Threadfin Bass, Pronotogrammus multifasciatus
The Threadfin Bass, Pronotogrammus multifasciatus, whose common Spanish name is Serrano Baga, is a member of the Sea Bass or Serranidae Family, known collectively as “serranos” in Mexico. It received its common name from length of the long pelvic fins which are significantly longer those found in most fish. The Threadfin Bass is an Anthias, a subfamily of Serranidae, that make up the majority of pink, orange, red and yellow reef fishes seen swarming in most coral reef photography and film.
The Threadfin Bass is one of the few bright red fishes and is found only in very deep waters. They have elongated bodies with short heads. The eyes are moderate in size, the mouth is oblique and the lower jaw is projecting. They are characterized by a uniform overall red-pink coloration, very long pelvic fins, short pectoral fins that do not reach the anal fin origin, a forked caudal fin, approximately twenty thin irregular yellow bars along the sides, and a yellow stripe under its eyes. All of the fins are red and tipped in yellow.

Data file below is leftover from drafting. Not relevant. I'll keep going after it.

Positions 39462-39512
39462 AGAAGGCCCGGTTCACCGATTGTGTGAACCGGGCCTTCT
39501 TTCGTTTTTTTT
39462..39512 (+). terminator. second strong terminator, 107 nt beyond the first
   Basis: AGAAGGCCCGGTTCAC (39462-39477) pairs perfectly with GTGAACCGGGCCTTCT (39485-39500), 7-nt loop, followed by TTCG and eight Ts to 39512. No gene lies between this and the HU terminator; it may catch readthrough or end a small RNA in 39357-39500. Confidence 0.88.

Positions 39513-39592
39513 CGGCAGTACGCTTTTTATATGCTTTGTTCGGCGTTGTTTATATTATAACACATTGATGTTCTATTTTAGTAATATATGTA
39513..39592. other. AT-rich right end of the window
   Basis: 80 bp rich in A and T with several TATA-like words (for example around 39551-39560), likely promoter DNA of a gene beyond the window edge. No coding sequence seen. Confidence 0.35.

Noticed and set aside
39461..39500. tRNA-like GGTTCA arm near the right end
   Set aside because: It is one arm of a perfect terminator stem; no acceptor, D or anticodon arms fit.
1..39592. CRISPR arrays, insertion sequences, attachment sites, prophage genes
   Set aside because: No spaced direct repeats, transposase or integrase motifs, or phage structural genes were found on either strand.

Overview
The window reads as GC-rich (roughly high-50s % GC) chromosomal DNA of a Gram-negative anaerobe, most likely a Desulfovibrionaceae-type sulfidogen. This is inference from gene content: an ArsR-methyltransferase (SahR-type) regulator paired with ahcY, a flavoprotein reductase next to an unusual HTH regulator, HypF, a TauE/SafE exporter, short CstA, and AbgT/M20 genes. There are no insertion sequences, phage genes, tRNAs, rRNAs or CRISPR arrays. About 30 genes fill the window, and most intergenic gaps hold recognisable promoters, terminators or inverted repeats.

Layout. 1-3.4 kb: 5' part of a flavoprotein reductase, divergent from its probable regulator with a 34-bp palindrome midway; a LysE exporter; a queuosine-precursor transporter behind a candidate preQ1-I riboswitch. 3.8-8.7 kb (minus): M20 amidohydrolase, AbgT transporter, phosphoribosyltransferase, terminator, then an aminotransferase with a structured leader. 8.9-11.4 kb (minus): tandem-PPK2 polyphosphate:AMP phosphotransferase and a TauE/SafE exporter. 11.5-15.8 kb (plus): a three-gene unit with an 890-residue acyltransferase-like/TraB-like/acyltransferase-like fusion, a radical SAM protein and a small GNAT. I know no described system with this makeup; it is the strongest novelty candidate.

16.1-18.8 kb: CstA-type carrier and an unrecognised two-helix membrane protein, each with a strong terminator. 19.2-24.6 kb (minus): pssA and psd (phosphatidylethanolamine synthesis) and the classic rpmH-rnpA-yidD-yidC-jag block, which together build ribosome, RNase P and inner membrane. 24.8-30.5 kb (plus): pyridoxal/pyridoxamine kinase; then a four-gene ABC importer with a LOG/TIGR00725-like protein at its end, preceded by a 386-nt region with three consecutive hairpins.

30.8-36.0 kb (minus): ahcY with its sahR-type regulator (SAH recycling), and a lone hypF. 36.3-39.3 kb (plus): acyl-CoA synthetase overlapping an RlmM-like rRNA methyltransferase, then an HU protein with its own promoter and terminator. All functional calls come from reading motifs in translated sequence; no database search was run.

The Threadfin Bass aggregate over rocky structure at depths between 240 and 1,000 feet. They reach a maximum length of 29 cm (11.4 inches), documented by a fish that we have caught, and weight less than 450 grams (1 pound). They are a small, rare, deep-water species and not much is known about behavioral patterns.
The Threadfin Bass is a very easy identification and cannot be confused with any other species. They are found in all Mexican waters of the Pacific.
The Threadfin Bass is a common catch in the greater Los Cabos area. However, when released, they will not return to the deep and are almost immediately consumed by the Magnificent Frigate Bird, Fregata manificus, who post consumption will always return to ocean twice for drinks of water which provides splendid entertainment.